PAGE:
Updated: Jun 3, 2020
Last night I dreamt I was pregnant, and while I'm 52 and in no mood to actually be pregnant, I believe this to be an entirely auspicious omen.
For years, I dreamt about being pregnant
a couple of times a month. Except for the anxiety dream of driving the car backwards and not being able to stop, it's really the only recurrent dream I've ever had. Nearly every time I have this dream I am in labor and awash with questions and uncertainty, but never anxious or afraid. Usually there is a question as to whether I am actually in labor and/or really pregnant at all; and almost always I'm wondering who the father might be. These dreams persisted throughout my 40's and abruptly stopped a couple of years ago.
At first, I thought maybe menopause had squelched
the dreams. But as time went on and I became more and more unhappy with myself, my life and several important relationships, I suspected that my very psyche, like my heart, had somehow ceased to be fertile. Those dreams had always meant, to me, that I was creating life - my life. When the pregnancy dreams stopped, I knew on some level that I'd lost my capacity to sense even the slightest pull towards my future, and had started simply bearing it as something chilly and unpalatable.
About 9 months ago, I woke up crying and couldn't stop.
I knew my marriage was over and I'd hit rock bottom in my (estranged) relationship with my only son. Fueled only by desperation, I ramped up my meditation, started going to yoga regularly, started therapy, went on a 10 and then a 7 day long silent retreat, enrolled in meditation teacher training - AND - from somewhere deep inside me, I heard a voice that said "GO", "LEAVE", "NOW". In my semi-zombie-like state, I started googling things like "escape" and "sabbatical from life". I thought about the Peace Corps and the possibility of house sitting llamas in Australia or couch surfing in Italy. Nothing felt quite right. Until I Googled "Volunteer Buddhist Monastery" and found Chandrikirti Mediation Center in Nelson, New Zealand.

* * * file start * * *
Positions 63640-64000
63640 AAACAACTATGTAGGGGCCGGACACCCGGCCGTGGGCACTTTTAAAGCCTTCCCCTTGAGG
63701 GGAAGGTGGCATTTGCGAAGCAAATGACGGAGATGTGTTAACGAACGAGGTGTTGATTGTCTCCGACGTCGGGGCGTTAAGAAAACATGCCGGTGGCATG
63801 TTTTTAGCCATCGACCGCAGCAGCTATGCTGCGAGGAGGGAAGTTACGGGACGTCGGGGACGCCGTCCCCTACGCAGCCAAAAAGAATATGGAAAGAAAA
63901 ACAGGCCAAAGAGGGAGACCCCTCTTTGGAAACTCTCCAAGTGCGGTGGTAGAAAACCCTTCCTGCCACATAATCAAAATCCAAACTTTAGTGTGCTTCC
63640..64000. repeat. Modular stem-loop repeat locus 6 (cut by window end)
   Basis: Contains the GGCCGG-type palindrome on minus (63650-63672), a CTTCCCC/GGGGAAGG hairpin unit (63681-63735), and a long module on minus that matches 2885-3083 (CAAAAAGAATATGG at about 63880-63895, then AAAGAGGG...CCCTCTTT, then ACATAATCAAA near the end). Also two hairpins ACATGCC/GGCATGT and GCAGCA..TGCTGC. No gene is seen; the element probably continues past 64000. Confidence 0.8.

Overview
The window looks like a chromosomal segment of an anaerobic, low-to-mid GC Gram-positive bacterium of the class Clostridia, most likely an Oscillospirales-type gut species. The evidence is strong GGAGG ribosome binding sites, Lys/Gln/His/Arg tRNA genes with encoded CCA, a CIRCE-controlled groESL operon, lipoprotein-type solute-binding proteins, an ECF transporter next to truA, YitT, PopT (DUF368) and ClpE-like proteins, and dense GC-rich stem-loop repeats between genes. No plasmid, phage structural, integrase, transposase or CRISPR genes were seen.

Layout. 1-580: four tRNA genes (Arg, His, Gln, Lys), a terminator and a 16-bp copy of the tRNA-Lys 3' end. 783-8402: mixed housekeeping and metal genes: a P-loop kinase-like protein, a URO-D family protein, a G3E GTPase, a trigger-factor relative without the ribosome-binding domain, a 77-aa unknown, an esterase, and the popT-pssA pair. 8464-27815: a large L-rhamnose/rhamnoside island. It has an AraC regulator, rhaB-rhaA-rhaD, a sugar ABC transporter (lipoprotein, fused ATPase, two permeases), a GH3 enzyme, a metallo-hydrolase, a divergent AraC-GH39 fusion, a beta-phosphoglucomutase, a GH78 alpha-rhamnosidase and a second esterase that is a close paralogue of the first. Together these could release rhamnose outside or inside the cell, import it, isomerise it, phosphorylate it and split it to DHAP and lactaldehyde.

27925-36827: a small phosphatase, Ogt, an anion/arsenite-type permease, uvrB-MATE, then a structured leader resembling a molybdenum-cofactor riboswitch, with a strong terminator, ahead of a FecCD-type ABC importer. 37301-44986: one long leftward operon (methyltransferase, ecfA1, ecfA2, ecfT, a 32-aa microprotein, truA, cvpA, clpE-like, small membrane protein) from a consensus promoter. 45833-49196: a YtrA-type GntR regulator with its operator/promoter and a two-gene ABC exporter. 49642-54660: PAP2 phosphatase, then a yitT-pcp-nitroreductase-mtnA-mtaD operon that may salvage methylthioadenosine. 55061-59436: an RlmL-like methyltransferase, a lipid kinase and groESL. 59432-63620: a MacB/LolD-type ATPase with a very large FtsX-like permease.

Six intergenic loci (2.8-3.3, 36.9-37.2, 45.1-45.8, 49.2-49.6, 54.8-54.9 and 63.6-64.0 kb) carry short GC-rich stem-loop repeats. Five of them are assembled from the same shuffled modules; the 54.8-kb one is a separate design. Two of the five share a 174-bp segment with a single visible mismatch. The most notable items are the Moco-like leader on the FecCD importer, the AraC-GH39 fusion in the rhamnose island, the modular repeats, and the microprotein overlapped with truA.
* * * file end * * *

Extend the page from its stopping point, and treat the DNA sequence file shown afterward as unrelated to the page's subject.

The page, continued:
That my life actually allows me to put it down for 3 months
seems further testimony to the fact that it had become but a shadow of it's former self; that I can leave it behind to travel half way around the world for a full quarter of a year is as much an astonishing blessing as it is a measure of how small it has become. No matter how you look at it, my life fits in a suitcase and tethers me not in any insurmountable way - and so without much thought, before divorce was agreed on and a full six months before my departure date of January 1, 2020, I put this out in front of me: for three months, I will work 4 hours a day, six days a week in exchange for a bed and three meals a day.
It has lived out there in my future, sustained by little more than my telling everyone who will listen "I'm going to New Zealand for three months... to a Buddhist Meditation Center" as kind of a shoreline that I just have to keep peeking my head above water to see. It's there, its been there, out in my future all this time but I can't say I've really been looking forward to it.
Two weeks from departure and, bam, a pregnancy dream;
pretty much like they've always been. This time, the questions are "how am I going to go to New Zealand now?", and "Wait, I am waaaaay to old for this!", and "can I still get divorced?". The fog that descended mercilessly 9 months ago has been lifting slowly, too slowly to really account for in any real sense. But this - this dream - leaves me utterly clear that my capacity to look forward to something may be coming back; that I'm no longer looking forward as in staring straight ahead and simply knowing there is something there.